According to this story Brahma’s claim to be the first born was false. He was punished by Shiva for making it. Vishnu gets the right to call himself the first born. But that is allowed to him by the grace of Shiva. The followers of Brahma had their revenge on Vishnu for stealing.what rightfully belonged to him with the help of Shiva. So they manufactured another legend according to which Vishnu emanated from Brahma’s nostrils in the shape of a pig and grew naturally into a boar—a very mean explanation of Vishnu’s Avatar as a boar.
After this Brahma tried to create enmity between Shiva and Vishnu evidently to better his own position. This story is told in the Ramayana. It says: “When King Dasaratha was returning to his capital, after taking leave of Janaka, the king of Mithila, whose daughter Sita had just been married to Rama, he was alarmed by the ill-omened sounds uttered by certain birds, which however were counteracted, as the sage Vasishtha assured the king, by the auspicious sign of his being perambulated by the wild animals of the forest. The alarming event indicated was the arrival of Parasurama, preceded by a hurricane which shook the earth and prostrated the trees, and by thick darkness which veiled the sun. He was fearful to behold, brilliant as fire, and bore the axe and a bow on his shoulder. Being received with honour, which he accepted, he proceeded to say to Rama, the son of Dasaratha that he had heard of his prowess in breaking the bow produced by Janaka and had brought another which he asked Rama to bend, and to fit an arrow on the string; and if he succeeded in doing so, he (Parasurama) would offer to engage with him in single combat. Dasaratha is rendered anxious by this speech, and adopts a suppliant tone towards Parasurama, but the latter again addresses Rama, and says that the bow he had broken was Siva’s, but the one he himself had now brought was Vishnu’s. Two celestial bows, he proceeds, were made by Visvakarma of which one was given by. the gods to Mahadeva, the other to Vishnu”. The narrative then proceeds:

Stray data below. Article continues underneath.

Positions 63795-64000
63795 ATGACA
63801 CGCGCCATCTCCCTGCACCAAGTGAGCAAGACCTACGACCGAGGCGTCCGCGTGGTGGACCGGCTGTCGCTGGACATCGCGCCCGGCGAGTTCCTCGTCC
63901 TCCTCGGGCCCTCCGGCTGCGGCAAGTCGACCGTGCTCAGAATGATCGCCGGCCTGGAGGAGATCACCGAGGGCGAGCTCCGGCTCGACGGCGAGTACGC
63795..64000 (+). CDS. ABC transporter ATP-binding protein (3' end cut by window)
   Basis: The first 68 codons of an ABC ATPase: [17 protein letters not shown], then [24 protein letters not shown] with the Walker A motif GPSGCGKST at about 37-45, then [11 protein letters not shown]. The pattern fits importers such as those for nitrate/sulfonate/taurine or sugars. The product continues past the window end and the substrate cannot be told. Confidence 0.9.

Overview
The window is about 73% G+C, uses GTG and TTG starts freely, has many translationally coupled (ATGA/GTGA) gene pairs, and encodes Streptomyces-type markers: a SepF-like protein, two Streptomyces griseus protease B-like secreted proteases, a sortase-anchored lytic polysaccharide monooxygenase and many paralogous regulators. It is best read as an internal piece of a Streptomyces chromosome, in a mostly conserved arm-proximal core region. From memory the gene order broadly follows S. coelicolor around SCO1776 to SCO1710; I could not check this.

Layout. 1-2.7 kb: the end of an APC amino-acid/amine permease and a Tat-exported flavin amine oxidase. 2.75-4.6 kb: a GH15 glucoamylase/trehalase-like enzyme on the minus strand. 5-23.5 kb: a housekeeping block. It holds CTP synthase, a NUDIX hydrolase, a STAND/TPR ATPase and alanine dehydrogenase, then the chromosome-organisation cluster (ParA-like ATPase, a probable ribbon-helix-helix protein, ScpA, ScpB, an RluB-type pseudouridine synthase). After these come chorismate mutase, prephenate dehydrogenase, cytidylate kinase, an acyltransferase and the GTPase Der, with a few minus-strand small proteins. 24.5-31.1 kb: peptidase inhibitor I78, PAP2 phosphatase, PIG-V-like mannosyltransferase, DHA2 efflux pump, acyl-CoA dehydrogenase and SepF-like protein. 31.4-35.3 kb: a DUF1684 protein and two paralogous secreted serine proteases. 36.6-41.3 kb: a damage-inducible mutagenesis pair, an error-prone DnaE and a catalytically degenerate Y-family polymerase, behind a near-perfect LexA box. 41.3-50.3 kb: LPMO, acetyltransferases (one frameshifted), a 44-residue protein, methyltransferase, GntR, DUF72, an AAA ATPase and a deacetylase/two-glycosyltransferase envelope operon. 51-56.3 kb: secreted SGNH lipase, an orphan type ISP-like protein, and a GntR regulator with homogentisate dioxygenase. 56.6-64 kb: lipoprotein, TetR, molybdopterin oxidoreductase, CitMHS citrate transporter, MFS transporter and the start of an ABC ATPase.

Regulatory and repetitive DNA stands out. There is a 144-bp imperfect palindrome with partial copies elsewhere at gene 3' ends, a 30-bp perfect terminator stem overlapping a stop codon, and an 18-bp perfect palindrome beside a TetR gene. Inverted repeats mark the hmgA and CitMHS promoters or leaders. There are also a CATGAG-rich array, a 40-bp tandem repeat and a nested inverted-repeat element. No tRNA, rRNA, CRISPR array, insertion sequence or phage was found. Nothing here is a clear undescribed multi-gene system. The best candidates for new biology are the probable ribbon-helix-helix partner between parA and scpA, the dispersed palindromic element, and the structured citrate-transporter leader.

“The gods then all made a request to Brahma desiring to find out the strength and weakness of Sitikantha (Mahadeva) and Vishnu. Brahma, most excellent of the three learning the purpose of the gods, created enmity between the two. In this state of enmity a great and terrible fight ensued between Sitikantha and Vishnu each of whom was eager to conquer the other. Siva’s bow of dreadful power was then relaxed and the three-eyed Mahadeva was arrested by a muttering. These two eminent deities being entreated by the assembled gods, rishis, and Charanas then became pacified. Seeing that the bow of Siva had been relaxed by the prowess of Vishnu, the gods and rishis esteemed Vishnu to be superior.” Thus Brahma managed to avenge the wrong done to him by
Even this stratagem did not avail Brahma to maintain his position against Vishnu. Brahma lost his position so completely to Vishnu that Vishnu who at one time was at the command of Brahma became the creator Of Brahma.
In his contest with Shiva for supremacy Brahma suffered equal defeat. Here again, the position became completely inverted. Instead of being created by Brahma, Shiva became the creator of Bramha. Brahma lost the power of giving salvation. The god who could give salvation was Shiva and Brahma became no more than a common devotee worshipping Shiva and his Linga in the hope of getting salvation.[f49] He was reduced to the position of a servant of Shiva doing the work of charioteer[f50] of Shiva.
Ultimately Brahma was knocked out of the field of worship on a charge of having committed adultery with his own daughter. The charge is set out in the Bhagwat Purana in the following terms: